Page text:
A new approach to evaluating the toxicity and genotoxicity of disinfected drinking water.Water Res. 2004 Oct; 38(17):3809-19.WR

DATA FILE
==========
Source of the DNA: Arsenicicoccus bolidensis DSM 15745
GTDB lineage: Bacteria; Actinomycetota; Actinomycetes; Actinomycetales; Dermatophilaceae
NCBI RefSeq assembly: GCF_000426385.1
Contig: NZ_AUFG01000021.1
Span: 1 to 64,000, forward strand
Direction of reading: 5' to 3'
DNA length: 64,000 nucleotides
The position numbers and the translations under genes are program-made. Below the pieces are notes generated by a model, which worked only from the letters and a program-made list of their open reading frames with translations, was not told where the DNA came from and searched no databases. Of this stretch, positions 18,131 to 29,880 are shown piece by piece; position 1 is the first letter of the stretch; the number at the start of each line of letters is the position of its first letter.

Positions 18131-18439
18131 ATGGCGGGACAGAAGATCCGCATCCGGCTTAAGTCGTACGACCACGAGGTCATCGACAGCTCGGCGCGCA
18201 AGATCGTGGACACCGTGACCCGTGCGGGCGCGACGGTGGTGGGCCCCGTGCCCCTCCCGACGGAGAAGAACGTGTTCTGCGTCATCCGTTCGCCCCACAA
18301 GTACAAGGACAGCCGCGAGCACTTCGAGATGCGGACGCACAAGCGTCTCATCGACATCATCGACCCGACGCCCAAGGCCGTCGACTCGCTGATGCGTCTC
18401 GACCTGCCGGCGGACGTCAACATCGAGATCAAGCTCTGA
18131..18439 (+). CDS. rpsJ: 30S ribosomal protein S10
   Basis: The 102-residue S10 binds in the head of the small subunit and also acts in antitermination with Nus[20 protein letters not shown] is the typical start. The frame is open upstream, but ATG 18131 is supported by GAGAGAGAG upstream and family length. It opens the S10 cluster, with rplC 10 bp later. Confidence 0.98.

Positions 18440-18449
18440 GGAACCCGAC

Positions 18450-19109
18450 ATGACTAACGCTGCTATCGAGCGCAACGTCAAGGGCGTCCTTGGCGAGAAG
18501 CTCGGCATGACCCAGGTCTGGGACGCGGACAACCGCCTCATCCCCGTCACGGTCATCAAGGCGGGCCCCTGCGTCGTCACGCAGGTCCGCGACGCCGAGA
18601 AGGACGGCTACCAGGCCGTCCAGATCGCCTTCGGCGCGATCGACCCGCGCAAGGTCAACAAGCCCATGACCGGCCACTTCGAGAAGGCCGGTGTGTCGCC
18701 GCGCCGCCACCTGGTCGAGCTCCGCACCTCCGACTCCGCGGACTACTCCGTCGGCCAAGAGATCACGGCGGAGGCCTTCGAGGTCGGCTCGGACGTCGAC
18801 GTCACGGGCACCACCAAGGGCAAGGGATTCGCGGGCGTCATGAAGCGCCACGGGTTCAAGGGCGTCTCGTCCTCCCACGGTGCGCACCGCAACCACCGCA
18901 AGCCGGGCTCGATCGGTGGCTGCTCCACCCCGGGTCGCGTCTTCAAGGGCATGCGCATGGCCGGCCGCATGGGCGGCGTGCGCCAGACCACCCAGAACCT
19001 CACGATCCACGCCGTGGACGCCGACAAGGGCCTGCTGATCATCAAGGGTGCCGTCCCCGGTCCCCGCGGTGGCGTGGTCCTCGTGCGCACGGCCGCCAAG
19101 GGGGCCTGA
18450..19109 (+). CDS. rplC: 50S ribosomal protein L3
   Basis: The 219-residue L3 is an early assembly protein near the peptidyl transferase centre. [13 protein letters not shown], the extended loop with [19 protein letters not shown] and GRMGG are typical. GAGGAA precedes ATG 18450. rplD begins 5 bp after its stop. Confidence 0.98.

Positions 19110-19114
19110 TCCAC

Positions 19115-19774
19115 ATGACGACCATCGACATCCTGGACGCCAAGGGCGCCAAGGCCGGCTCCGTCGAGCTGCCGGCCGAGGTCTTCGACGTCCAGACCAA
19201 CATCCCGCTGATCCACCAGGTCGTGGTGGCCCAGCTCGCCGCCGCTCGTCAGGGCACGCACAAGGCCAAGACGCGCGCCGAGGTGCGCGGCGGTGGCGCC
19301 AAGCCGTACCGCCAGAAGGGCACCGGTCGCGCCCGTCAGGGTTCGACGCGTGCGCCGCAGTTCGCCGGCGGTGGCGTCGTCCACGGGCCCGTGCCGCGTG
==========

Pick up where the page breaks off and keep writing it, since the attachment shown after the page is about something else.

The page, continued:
The aim of this study was to evaluate the formation of toxic and genotoxic compounds in surface drinking waters treated with two widely used disinfectants, sodium hypochlorite (NaClO) and chlorine dioxide (ClO(2)), and a new disinfectant, peracetic acid (PAA). For this purpose a pilot plant was set up to add these biocides continuously to pre-filtered lake water flowing into three different basins. During three seasonal experiments, short-term in vivo tests (with plant, fish and molluscs) and in vitro tests (with bacteria, yeast and human cells) were carried out to evaluate the formation of genotoxic disinfection by-products (DBPs). Gas chromatography/mass spectrometry (GC/MS) was used to identify DBPs produced during the different treatments, microbiological analyses were performed to test the biocidal activity of the disinfectants, and chemical analyses were carried out to evaluate the quality of the water. The pilot drinking water plant under study was useful in studying the toxicity and genotoxicity of disinfected drinking water with this combined chemical/biotoxicological approach. This paper describes the setting up of the pilot plant and sets out/reports the results of the microbiological and chemical analyses.